Photo courtesy of midnight-digital on Flickr
Last day of term, and Maria and I are talking about what we’ll do when we get back. How’s that for dedication!
We’re thrilled to once again have the privilege of bringing a real live author into our ning for real live conversation. This time it’s Michael Gerard Bauer, another brilliant Australian writer, who has somehow managed to write several novels (including The running man and Don’t call me Ishmael and its sequel) in between teaching. Michael has recently been involved in Jenny Luca’s Year 9 ning, and Jenny has spoken glowingly about his generosity towards and inspiration for her students.
Maria and I have been throwing some ideas around, and we have ideas to work around the theme of ‘what if’. I facebooked (yes, it is so a verb!) Michael and he agreed to take part in a ‘what if’ discussion. We want to stretch the boys’ boundaries with regard to ‘what if’ possibilities which would lead to writing, drawing and multimedia creations.
I have a book called The dictionary of imaginary places which contains extracts from the most amazing literary lands from literature throughout history and from different cultures. Some of these entries are weird and wonderful, and we thought we’d include them in a group on the ning to get the boys’ imaginations working.
Here are a few examples of these imaginary places:
Growleywogs Dominion, a kingdom to the north-west of Ripple Land, which separates it from the Land of the Whimsies.
The Growleywogs are gigantic creatures with not an ounce of fat on them; their bodies are solid bone, skin and muscle. The weakest of the species is capable of picking up an elephant and throwing it seven miles without the slightest difficulty.
(L. Frank Baum, The Emerald City of Oz, Chicago, 1910)
Makalolo, a small country in central Africa inhabited by a tribe of women warriors. In Makalolo the men are never given any real power; the highest post to which they can aspire is that of royal cook. Travellers will be interested in the large military parades in which the tall women warriors, mounted on armoured giraffes and ostriches, display their combat regalia. Makalolo is an elective monarchy in which two queens are elected for a period of five years. When their reign comes to an end, a large banquet is served to the highest Makalolo officials and worthies in which the two outgoing queens are roasted and eaten.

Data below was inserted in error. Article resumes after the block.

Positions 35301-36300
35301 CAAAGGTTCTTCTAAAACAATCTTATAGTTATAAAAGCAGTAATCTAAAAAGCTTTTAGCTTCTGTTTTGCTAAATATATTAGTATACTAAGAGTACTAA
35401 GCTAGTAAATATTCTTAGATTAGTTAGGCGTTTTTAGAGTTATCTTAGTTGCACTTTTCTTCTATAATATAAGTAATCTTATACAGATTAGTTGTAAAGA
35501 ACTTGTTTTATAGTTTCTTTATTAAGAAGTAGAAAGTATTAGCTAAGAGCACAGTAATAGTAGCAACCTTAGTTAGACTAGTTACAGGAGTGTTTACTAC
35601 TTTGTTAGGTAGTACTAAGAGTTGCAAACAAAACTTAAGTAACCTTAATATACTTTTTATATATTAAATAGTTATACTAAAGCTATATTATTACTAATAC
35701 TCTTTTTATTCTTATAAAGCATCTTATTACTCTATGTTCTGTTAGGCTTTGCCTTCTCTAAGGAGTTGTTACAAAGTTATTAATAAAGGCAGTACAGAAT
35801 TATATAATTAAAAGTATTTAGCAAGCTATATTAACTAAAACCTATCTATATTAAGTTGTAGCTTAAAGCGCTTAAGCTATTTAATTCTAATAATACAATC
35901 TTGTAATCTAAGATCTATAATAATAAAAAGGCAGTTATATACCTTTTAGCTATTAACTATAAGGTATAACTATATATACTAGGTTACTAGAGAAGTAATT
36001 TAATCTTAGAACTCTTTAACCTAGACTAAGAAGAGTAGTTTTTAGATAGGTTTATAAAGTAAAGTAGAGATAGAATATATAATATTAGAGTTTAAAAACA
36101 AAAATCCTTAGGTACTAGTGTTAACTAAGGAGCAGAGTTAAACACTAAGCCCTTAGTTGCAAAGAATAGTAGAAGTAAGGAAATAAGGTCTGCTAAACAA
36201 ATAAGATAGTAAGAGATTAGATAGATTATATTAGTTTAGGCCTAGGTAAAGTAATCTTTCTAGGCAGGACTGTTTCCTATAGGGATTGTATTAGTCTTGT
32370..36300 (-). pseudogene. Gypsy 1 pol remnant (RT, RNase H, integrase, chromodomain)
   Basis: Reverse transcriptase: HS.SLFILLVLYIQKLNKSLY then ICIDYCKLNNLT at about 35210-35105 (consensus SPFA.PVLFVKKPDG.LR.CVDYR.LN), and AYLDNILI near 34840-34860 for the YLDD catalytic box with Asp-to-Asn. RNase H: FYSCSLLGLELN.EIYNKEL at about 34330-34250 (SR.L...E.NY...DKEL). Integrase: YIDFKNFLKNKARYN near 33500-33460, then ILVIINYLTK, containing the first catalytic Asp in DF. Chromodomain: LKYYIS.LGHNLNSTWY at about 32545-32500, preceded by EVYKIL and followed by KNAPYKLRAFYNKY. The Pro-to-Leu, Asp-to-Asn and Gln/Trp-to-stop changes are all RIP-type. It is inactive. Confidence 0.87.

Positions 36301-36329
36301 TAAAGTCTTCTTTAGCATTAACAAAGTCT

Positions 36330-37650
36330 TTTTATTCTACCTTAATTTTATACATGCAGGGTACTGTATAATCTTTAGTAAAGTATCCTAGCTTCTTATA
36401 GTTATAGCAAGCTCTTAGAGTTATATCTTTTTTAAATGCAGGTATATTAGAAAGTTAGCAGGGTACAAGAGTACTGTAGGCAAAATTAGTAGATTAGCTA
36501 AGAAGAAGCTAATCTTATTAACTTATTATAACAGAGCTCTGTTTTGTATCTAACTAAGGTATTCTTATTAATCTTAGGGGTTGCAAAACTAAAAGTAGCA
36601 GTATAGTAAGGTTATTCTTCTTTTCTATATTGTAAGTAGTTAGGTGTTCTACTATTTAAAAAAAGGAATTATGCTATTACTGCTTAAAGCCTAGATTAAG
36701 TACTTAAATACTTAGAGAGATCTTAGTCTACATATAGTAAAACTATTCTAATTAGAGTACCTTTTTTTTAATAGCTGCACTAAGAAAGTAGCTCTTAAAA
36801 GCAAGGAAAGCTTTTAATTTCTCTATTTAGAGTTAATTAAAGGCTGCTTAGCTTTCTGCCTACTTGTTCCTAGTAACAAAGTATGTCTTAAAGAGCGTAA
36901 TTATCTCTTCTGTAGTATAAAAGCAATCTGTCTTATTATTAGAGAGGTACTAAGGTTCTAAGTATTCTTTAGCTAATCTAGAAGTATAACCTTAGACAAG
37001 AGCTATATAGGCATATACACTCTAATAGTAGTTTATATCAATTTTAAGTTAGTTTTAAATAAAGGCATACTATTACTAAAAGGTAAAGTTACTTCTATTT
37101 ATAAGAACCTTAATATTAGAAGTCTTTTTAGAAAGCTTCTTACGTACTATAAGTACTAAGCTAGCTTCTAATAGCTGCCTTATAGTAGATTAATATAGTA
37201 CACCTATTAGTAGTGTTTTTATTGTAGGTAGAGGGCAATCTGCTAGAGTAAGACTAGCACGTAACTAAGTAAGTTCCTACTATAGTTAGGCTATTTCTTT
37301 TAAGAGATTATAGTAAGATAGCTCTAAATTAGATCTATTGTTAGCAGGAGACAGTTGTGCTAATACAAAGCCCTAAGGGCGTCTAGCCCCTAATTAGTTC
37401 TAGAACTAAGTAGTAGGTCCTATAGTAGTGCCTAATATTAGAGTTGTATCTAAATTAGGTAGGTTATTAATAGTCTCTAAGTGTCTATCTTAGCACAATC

(Albert Robida, Voyages Tres Extraordinaires de Saturnin Farandoul dans les 5 ou 6 parties du monde [et dans tous les pays connus et meme inconnus de M. Jules Verne], Paris, 1879).
Strange stuff… That’s what we want the boys to get into. Push their safe boundaries a little. Personally, I think that growing up on the original versions of Grimms’ fairy tales (not actually very fairy), instead of our kids’ abridged Disney versions and Simpsons mashups, I’m more in tune with these weird lands and peoples than my students.
Maria had a couple of brilliant ideas this morning – how she managed that on the last day of term, afflicted with a cold and all, I don’t know.
The first idea is for the students to collaborate with Michael Gerard Bauer (we haven’t told him yet) on a continuous ‘what if’ story. Perhaps Michael could start it off, write a brilliant introductory paragraph which would get all the ‘what if’ juices flowing.
The second idea is to take a simple object (an orange, for example) and change it by adding 5 different things you wouldn’t normally associate with the object. You could add legs to the orange, change its colour to green, put it on wheels, etc. I thought we could make up a box of different objects, and the boys could pull out one; it could add to the ‘game’ aspect of the activity, so that it was done playfully, and not bogged down in the seriousness that classroom writing sometimes takes on. We thought this might be a good group activity, pooling on collective wisdom.
Altogether, while hanging out for the holidays, Maria and I are looking forward to an enjoyable last term for the year. We’re going to have fun.